Following the math in the original article, you can create a portfolio of investments as a VentureSouth member for $50,000 (10x $5,000 investments) to $100,000 (20x $5,000 investments). The minimum commitment to our previous sidecar index fund, the Palmetto Angel Fund, was $25,000; it invested in 18 companies.
In general, advocates of angel investing say your angel portfolio should be at most 5% of your investable assets – this is a risky asset class after all. $50k of investment translates to $1 million of investable assets – approximately the accredited investor definition.
So you don’t need millions of dollars to be an angel investor. The returns from angel investing are probably not going to change your overall portfolio return substantially (it’s hard for 5% of your portfolio to change its overall direction), but they could be a nice bonus that is not correlated with the rest of your portfolio.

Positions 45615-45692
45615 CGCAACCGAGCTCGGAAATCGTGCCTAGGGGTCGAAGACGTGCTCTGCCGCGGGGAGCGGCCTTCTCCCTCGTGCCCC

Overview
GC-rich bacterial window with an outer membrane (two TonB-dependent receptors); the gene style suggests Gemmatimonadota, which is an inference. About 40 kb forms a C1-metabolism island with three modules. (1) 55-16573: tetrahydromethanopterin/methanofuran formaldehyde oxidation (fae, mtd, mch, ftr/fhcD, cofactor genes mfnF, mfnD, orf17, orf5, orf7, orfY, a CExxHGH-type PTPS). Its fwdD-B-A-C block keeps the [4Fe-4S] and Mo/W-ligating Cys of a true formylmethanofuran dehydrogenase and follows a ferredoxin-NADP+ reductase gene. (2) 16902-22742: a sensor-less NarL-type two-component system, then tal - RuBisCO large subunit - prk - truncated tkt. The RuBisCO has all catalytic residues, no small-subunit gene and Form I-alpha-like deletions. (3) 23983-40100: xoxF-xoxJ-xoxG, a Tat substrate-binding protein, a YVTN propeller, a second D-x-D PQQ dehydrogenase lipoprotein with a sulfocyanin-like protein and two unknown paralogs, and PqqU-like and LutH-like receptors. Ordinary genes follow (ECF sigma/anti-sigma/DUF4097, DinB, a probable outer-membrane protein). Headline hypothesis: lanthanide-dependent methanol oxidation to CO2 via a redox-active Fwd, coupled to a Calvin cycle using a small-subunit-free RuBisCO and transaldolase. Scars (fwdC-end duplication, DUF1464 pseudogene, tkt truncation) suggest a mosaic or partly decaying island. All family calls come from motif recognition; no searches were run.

And you don’t necessarily need to invest using “unused” cash. Many of our investors use a small proportion of their retirement accounts to fund their angel investments. If you just made this year’s IRA contribution and weren’t enthusiastic about more public equities at the “new normal” of 20x P/E, perhaps a self-directed IRA commitment to a VentureSouth sidecar fund might be an alternative this year?